Anchoring and Uptake of Non-Invasive Prenatal Testing in the First and Second Trimester

Date of Graduation


Document Type

Thesis (MS)

Program Affiliation

Genetic Counseling

Degree Name

Masters of Science (MS)

Advisor/Committee Chair

Claire N. Singletary, MS, CGC

Committee Member

S. Shahrukh Hashmi, MD, MPH, PhD

Committee Member

Blair K. Stevens, MS, CGC

Committee Member

Patricia Furman, MPH, CGC

Committee Member

Jerrie Refuerzo, MD


Non-invasive prenatal testing (NIPT) is a highly sensitive and specific screen for common aneuploidies that eliminates the risk of miscarriage that diagnostic tests carry. It is unclear how this new prenatal option will impact pregnant women’s decision making process. Women undergoing genetic counseling from September 2013 to February 2014 at a University of Texas Medical School Maternal Fetal Medicine Clinic who were 18 or more years of age, English or Spanish speaking, and who would be offered NIPT during their genetic counseling session were eligible to participate in an anonymous pre-counseling survey. Information about test uptake was completed by the genetic counselor post-counseling. Multivariable statistical analysis and backwards stepwise logistic regression were performed to determine what factors influence NIPT uptake, and thematic analysis was conducted. Logistical analysis of 17 factors from 149 surveys indicates anchoring factors that positively influence the uptake of NIPT are: desire to know if a pregnancy is affected (p=0.005), willingness to consider NIPT (p=0.011), some college education (p=0.009), and primary Spanish-speaking (p=0.013). Overall uptake of NIPT was 73.82% (n=110). Interestingly, separate analysis of 16 women who had NIPT prior to their genetic counseling appointment showed only 37.5% properly identified already having NIPT. Additionally, a group of women was identified (17.5%) who declined all testing and screening options despite the option of NIPT. The presence of a group with an apparent lack of informed consent and a distinct group of women who decline all prenatal screening supports the need for genetic counseling to promote informed decision making when women are offered prenatal screening and testing options.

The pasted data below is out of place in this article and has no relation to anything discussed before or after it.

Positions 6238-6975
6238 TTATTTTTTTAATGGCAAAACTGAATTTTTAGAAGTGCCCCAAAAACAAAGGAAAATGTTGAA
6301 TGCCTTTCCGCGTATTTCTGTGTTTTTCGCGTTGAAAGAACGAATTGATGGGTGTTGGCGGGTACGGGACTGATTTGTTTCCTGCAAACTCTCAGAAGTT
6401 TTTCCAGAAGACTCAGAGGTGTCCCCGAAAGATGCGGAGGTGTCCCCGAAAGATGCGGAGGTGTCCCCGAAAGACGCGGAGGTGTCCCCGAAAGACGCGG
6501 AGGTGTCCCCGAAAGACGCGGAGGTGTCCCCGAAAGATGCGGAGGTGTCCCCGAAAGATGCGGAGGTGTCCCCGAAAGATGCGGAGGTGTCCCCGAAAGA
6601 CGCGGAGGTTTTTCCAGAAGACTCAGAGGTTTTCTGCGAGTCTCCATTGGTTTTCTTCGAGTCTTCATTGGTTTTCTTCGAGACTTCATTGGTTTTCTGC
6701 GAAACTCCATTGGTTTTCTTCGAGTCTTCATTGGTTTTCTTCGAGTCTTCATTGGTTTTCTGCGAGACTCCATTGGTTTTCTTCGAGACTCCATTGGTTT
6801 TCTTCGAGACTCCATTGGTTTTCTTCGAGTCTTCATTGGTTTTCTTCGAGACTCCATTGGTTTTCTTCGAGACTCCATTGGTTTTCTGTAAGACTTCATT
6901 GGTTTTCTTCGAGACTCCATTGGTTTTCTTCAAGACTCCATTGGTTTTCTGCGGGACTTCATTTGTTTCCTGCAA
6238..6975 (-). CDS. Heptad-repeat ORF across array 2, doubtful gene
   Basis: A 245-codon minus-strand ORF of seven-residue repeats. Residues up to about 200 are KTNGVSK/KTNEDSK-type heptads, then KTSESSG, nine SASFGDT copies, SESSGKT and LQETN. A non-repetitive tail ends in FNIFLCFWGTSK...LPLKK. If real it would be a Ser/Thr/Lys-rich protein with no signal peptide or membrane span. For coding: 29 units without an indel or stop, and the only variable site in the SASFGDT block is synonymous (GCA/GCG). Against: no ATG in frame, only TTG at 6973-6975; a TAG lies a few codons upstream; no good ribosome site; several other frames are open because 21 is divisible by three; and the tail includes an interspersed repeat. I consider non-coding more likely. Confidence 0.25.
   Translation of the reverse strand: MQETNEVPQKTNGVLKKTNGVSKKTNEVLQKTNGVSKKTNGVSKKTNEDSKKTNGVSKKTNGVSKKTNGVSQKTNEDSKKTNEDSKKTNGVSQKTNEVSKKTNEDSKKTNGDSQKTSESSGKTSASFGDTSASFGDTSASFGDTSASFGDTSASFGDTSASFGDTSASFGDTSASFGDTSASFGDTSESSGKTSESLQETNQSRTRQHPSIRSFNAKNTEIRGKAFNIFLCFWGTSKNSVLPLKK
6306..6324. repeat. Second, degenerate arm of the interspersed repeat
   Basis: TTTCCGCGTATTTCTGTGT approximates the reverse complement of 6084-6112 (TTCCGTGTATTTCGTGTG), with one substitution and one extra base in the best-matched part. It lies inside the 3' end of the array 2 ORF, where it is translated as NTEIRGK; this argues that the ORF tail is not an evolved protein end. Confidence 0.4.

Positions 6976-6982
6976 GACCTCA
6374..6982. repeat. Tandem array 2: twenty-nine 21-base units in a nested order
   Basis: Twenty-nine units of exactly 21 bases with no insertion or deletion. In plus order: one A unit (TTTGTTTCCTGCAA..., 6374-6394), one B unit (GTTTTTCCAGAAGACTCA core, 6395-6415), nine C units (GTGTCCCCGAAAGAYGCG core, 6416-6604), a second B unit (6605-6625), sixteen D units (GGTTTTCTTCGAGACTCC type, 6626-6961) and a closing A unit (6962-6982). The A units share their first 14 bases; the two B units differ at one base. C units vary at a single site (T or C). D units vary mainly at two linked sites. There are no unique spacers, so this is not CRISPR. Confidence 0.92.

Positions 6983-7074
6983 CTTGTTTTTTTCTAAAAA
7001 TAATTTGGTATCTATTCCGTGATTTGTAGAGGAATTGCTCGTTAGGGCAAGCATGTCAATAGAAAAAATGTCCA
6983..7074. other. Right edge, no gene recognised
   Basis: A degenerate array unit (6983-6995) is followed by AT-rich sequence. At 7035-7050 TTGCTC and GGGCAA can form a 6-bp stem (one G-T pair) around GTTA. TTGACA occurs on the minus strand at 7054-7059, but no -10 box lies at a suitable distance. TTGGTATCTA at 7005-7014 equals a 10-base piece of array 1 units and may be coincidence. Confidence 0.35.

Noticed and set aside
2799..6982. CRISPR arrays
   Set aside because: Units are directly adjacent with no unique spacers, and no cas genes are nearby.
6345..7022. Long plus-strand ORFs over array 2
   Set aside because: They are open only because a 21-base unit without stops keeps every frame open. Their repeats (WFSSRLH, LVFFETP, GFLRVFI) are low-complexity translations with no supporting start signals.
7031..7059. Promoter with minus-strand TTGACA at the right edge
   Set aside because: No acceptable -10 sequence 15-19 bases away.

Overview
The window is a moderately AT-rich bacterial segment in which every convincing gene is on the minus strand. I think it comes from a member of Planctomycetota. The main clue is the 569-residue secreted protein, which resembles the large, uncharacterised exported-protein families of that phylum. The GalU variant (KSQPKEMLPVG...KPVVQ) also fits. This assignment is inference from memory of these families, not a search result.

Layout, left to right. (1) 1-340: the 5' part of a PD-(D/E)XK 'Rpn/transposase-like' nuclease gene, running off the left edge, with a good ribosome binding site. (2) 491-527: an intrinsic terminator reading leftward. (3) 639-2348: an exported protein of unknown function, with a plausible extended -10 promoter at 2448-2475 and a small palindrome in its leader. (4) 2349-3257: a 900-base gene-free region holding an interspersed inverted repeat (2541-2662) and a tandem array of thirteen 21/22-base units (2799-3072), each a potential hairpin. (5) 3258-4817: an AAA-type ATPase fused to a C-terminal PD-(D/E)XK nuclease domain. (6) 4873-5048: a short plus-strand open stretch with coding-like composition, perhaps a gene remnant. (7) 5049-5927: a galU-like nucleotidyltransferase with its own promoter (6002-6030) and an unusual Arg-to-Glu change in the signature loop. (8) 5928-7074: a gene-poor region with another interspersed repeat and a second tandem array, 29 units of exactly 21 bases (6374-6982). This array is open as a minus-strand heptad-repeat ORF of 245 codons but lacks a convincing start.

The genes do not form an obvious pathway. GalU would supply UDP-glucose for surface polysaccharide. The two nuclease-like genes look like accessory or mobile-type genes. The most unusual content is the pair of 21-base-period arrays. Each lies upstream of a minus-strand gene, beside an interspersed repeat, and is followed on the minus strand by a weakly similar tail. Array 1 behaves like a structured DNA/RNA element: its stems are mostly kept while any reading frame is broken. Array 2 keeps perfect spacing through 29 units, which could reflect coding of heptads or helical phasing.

NIPT, non invasive prenatal testing, prenatal screening

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